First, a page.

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reflecting on lost connections

No this has nothing to do with old friendships though I do regret not keeping in touch with certain people throughout the years. This has to do with online accounts, passwords, cookies, certificates, and other information that allows each of us to maintain unique identities and the pain of losing such information so that I'm unable to log in.

Like most other folks I have numerous Internet-based accounts ranging from an identity on a certain online video game I play to the identity I present to get access to online banking. The status quo for most online accounts is currently a username/password combination, though because of different rules for different services I believe I have more than ten different usernames I can try out whenever my computer decides to log me off these services. Matching the passwords is a bit easier since I can cycle through three or four major password templates with only two or three minor variations each (symbols or numbers might be required/prohibited even in passwords).

Normally I force my own desktop to keep me logged in or at least remember my username, though bad situations (example: the ISP's technician tells me to clear all browser memory including cookies because the faulty connection is a "software problem") can't be avoided and so sometimes I need to re-establish connections to numerous services. For these times I wish I had a cheatsheet where I could look up a particular service and find my username and password, but I am not foolish enough to have such a piece of paper lying around and so I need to either guess or wander the website for an hour or so to find a way to get this data sent to me.

Here's a possible pet project: design a tool that incorporates this cheatsheet mechanism with a UI that makes it easy to enter new information but difficult to view the information. This program would encrypt the username/password information for storage, and even the service names can be encrypted to defend against attacks targetting these specific services. Ironically this mechanism would require its own password which when entered would decrypt the stored username/password combinations.

Sonny Talag
January 26, 2004 (02:23)

A company that I had interviewed with (digital persona) used biometrics to facilitate keeping track of accounts and passwords. I thought that was a good idea because you would never lose your fingerprints. Additionally, imprinting on a pad is not as cumbersome as remembering passwords or storing it inside other programs.

Now if we can get our hands on a cheap biometric device.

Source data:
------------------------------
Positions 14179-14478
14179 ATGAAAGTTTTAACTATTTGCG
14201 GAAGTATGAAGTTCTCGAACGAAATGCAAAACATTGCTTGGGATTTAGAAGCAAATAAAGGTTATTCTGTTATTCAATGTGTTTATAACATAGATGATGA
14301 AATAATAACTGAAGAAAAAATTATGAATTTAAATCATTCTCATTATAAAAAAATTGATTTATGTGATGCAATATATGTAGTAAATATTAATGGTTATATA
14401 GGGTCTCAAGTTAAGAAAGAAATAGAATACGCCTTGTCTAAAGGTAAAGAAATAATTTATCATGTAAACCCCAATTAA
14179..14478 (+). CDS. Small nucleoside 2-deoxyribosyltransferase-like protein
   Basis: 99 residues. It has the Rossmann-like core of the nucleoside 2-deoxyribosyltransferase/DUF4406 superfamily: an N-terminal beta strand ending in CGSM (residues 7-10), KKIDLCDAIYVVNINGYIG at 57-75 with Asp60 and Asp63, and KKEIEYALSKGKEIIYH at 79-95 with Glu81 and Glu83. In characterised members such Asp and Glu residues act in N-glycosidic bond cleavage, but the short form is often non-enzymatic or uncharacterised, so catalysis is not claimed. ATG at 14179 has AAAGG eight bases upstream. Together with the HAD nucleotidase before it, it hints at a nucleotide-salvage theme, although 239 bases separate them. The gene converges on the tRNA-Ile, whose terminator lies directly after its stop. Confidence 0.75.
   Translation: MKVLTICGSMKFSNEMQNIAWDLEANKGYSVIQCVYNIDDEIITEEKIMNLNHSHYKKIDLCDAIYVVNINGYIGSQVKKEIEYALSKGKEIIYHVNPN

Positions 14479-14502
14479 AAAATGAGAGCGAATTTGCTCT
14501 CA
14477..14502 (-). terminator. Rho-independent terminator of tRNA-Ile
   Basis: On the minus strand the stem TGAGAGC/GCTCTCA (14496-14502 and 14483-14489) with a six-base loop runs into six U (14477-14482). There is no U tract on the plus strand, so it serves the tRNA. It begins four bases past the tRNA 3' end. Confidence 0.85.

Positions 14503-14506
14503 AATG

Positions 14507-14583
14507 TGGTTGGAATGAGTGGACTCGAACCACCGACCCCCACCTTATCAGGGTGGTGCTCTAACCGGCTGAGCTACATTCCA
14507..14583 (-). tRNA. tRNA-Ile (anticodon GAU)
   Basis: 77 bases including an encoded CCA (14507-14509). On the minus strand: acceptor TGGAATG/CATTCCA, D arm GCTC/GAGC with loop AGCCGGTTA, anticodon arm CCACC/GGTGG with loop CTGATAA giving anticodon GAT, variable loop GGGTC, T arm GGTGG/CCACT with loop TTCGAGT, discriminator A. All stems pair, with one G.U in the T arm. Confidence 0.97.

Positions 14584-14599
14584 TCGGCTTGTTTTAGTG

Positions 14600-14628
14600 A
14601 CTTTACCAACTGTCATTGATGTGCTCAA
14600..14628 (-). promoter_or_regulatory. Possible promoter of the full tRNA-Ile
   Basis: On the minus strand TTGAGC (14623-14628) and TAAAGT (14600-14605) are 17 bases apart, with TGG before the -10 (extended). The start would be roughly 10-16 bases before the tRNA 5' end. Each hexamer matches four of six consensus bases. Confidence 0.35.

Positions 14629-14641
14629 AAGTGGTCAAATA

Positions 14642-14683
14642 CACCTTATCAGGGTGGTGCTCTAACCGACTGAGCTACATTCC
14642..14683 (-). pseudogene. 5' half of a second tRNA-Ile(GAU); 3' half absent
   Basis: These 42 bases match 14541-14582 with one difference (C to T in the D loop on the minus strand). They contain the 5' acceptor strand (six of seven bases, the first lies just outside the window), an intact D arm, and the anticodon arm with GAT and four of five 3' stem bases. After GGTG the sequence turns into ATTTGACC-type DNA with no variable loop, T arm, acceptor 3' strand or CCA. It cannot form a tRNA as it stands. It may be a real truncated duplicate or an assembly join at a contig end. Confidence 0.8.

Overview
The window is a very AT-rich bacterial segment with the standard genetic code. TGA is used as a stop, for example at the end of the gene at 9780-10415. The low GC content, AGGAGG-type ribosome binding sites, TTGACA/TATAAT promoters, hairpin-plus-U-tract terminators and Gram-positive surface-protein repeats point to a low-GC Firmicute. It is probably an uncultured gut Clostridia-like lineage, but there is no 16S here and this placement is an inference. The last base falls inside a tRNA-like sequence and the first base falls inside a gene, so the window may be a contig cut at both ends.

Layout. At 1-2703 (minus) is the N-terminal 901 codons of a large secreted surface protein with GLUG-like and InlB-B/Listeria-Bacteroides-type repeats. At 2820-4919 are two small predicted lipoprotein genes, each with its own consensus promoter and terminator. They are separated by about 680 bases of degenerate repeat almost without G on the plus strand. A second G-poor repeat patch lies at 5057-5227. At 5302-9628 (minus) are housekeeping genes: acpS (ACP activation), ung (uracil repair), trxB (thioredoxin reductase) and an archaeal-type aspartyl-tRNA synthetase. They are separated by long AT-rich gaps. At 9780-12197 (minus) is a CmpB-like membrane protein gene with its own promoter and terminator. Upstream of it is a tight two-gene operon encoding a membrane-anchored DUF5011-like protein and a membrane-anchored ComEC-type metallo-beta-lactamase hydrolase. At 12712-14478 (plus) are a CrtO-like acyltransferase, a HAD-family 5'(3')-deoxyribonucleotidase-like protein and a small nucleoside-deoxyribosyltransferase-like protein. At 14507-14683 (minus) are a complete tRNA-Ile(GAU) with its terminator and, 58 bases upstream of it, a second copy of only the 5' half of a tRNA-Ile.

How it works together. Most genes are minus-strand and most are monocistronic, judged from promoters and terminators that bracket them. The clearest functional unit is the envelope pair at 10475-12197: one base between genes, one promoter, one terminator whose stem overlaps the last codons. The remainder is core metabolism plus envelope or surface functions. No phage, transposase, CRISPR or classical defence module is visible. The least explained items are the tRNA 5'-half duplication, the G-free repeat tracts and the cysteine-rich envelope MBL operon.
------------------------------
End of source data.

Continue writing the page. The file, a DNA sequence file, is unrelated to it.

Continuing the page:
January 27, 2004 (11:38)

Biometrics -- specifically fingerprint ID -- is an interesting identification mechanism in that it's more difficult to spoof than a username/password pair and as you indicate pretty hard to lose. However where I think this falls on its face is that everything needs to be built up to use the biometric interfaces rather than a cheaper (username/password) mechanism, and so I don't believe we'll see popular biometric devices anytime soon. I was and continue to be interested in those pen pads made by Wacom and similar companies, but I know that unless I build some software as an intermediary I won't use that pad for more than drawing.

February 04, 2004 (11:46)

You are right Sonny. Having gone through many waves of computing, an observant person can see devices come and go. Some examples are: the Zip drive, Syquest, EISA bus, and lots of others you can think of. More important is to recognize the ones that persist. These include: the floppy drive, serial ports, parallel port, keyboard, USB (becoming more prevalent). It is more beneficial and profitable to create software for the ones that remain around for a while. This ensures that your software will get used. If you are lucky and enough people use it, you might just make some money from it.

I see proliferation of passwords as becoming a problem when our reliance on computers continue. The problem is like the problem of SPAM today. The solution to the identity problem can be biometric or something else depending upon what is cheap, readily available, and easy to use.

February 06, 2004 (09:53)

Keep a cheat sheet in ASCII.
ZIP it with a password.
ZIP the zipfile again with another password.
Pray your perpetrator moves on to an easier target.

February 17, 2004 (12:59)

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